Have you ever heard of “fatphobia”? What about the term “fat shaming”? These two are very common terms among many people and although it might not seem as intimidating terms, they can cause more harm than you’d think. These two terms have twisted their intensity and entered dangerous grounds. So, allow me to briefly explain them in this article.
What do they mean?
Fatphobia, as obviously understood from its own name, consist in the fear of fat, whether we talk about being fat, eating fats or being around fat people. Fat shaming on the other hand represents the act of insulting, socially isolating or discriminating against more or less overweight people. Okay, we understood these terms, but let’s see their real life effect.
The weight stigma, fatphobia and fat shaming can harm and change a person’s character completely. Especially in the early 2000s the TV, magazines, advertisements and internet was full of thin or extremely skinny people. It was a trend since the late 80s to early 90s to be as skinny as possible and anyone that was a bit “chubby”, man or woman, was perceived as unattractive and excluded from many social groups. Things have changed a bit and heavier figures have appeared in the media and have been accepted by the public, more or less.
And a new problem arises. These heavier figures are neither realistic nor common. From women with tiny waists, flat stomachs, wide hips and bottoms to “slim thick” men that have a wider and heavier frame, but consist in a high percentage of muscles, they are a little bit far from what the average person looks like. And this is where plus-size models come. Much more popular with women, very rarely with men, there are stores, sections, commercials, movie companies etc. that hire plus-size models.
All nice and dandy, so why the stress?
Well, now there are even more tensions. From people that try to normalize obesity (which is different from being “chubby” and has a ton of health complications), to those to try to imitate the “slim thick” body image, to those who are “skinny shaming” others, tensions arise. Many individuals were falsely accusing of fatphobia and fat shaming, or discriminating slim people and sometimes, people went berserk from both sides.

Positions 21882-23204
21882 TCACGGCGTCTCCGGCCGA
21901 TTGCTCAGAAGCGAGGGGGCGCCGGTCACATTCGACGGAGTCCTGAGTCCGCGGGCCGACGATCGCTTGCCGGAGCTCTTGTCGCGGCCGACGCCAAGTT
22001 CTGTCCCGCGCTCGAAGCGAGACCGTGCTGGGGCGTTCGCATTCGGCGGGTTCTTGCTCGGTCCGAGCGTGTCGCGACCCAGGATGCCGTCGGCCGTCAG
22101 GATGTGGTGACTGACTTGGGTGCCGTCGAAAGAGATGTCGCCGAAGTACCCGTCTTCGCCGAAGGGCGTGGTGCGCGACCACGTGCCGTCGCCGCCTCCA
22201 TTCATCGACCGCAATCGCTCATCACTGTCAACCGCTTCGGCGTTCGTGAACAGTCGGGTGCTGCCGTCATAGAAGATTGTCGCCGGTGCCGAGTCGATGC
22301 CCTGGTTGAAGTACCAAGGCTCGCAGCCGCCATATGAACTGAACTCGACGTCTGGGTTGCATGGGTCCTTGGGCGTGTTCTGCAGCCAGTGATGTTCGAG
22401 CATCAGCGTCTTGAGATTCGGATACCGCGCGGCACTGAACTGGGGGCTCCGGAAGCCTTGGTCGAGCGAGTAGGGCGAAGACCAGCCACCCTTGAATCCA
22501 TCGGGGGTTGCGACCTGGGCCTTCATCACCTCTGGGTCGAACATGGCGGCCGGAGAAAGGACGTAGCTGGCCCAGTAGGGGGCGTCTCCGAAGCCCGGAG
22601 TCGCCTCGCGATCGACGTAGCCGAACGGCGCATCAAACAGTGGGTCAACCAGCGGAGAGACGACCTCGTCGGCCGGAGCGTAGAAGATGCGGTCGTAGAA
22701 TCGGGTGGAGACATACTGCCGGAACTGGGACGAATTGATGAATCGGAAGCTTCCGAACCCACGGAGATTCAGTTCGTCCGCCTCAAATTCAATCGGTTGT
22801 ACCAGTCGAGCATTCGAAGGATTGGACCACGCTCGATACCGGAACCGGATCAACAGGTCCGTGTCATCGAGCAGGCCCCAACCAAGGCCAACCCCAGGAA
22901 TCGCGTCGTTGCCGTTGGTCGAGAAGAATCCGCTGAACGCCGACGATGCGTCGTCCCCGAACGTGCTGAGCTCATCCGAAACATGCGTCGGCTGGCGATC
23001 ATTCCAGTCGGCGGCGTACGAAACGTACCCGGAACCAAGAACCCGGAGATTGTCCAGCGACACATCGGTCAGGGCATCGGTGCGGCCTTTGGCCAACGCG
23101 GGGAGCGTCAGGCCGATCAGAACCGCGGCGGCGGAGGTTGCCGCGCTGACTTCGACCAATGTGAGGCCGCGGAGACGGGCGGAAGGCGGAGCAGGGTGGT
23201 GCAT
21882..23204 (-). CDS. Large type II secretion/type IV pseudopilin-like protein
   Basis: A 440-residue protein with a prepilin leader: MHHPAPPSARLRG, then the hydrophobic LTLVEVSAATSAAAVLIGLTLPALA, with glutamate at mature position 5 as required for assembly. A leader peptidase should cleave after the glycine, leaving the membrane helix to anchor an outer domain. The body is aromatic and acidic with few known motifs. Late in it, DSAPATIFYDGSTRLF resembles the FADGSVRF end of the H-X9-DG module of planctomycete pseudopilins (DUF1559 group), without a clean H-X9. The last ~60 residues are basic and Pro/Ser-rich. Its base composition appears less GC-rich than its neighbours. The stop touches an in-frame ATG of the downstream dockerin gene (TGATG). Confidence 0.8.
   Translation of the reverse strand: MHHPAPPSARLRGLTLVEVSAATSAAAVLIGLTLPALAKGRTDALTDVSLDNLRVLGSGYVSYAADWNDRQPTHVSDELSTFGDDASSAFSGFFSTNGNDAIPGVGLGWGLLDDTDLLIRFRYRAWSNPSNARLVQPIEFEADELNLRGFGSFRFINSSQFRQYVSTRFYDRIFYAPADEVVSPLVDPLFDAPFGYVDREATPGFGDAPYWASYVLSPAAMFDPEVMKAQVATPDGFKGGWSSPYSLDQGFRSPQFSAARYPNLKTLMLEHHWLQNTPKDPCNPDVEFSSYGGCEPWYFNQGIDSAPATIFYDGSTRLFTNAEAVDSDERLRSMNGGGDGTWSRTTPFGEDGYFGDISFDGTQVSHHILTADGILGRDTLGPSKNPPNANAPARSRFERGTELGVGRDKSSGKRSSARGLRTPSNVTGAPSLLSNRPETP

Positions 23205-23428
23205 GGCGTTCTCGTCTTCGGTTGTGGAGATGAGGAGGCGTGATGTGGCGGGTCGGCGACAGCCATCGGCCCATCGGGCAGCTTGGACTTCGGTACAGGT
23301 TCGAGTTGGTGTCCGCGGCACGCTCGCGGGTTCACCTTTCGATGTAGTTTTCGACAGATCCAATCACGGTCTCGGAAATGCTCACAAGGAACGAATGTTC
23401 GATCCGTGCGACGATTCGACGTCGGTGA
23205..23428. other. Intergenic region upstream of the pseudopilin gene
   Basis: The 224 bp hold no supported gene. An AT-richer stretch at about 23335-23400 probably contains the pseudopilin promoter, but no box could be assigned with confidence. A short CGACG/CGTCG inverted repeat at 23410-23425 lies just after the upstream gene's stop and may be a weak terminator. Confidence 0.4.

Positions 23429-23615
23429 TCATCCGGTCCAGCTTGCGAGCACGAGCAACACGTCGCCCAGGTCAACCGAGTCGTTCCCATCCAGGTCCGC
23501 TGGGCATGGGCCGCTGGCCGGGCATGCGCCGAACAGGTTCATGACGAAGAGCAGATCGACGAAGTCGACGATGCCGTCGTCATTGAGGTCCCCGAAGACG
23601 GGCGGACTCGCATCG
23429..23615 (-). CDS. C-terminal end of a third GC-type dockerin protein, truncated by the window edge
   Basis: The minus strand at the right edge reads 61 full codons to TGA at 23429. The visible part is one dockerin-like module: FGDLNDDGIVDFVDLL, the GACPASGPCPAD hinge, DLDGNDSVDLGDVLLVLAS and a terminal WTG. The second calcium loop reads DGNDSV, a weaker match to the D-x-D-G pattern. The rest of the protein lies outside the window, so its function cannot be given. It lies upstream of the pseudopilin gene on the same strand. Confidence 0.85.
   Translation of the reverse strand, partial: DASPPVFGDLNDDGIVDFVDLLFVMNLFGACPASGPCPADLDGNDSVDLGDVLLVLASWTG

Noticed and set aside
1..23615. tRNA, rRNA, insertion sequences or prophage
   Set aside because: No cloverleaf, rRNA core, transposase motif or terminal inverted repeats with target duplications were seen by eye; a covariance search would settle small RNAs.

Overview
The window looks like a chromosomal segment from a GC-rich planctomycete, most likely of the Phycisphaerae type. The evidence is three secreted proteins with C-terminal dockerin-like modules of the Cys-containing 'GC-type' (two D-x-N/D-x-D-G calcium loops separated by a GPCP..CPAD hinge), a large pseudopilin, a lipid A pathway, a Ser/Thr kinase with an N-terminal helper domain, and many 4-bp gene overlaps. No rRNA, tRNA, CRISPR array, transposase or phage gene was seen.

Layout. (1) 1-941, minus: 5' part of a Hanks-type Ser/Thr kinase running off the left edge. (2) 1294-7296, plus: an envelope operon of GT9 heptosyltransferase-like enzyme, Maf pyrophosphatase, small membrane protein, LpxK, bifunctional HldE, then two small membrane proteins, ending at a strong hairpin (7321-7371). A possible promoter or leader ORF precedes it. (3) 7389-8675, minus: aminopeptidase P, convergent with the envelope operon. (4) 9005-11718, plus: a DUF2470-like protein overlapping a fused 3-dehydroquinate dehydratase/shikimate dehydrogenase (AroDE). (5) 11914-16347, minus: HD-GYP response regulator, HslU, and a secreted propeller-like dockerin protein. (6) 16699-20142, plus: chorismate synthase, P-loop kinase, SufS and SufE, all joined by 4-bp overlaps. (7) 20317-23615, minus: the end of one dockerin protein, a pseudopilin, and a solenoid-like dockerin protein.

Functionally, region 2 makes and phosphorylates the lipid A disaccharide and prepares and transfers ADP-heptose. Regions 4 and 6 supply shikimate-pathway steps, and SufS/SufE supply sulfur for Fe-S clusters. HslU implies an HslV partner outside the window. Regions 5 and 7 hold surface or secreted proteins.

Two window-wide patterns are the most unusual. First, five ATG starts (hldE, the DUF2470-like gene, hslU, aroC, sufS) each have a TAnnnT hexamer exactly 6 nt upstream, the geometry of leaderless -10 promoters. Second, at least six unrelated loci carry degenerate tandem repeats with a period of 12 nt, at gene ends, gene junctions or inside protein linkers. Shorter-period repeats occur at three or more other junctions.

Many think that obese people are judged because they are not considered attractive, but it’s a bit more complex than this. Extremely overweight people have health problems and risks (most of these killing many people slowly) and as species, humans (and not only them) tend to choose healthier looking mates subconsciously and thus, usually perceiving obese people less “attractive”.
But going from an extreme to another one is still harmful. Making fun of slim people is as bad as making fun of “chubby” people and portraying extremely underweight or obese people as healthy will bring huge misconceptions. These remarks and false claims mold risky and dangerous ideas about body image. All this mess cause body dysmorphia, shaming, extremely unhealthy diets (either for losing or gaining weight), social exclusion and aggression, low self esteem or even a “run away” from reality and responsibilities. And of course, this can easily become dangerous for many individuals.
Well, this whole turmoil with fatphobia and fat shaming, together with skinny shaming and reaching extreme ideas is hard to be solved. Especially since many are either stubborn and do not accept the doctor’s advice. I’ve seen with my own eyes how violent people can get, saying that it’s “better than being a lifeless stick” or that “whales aren’t supposed to walk”. You should never bring insults to anyone. And especially when you can see others making effort on being healthy.
However, this does not mean the mass should accept skinny shaming, fatphobia, fat shaming or unhealthy habits (eating too much junk food, eating too little food, sedentary life-styles or extremely draining ones). Always consult a doctor when it comes to health matters, try to rationalize and avoid violent conflicts and never poke fun at others. Just because you are a little bit heavier or skinnier than the average does not mean you should be ashamed!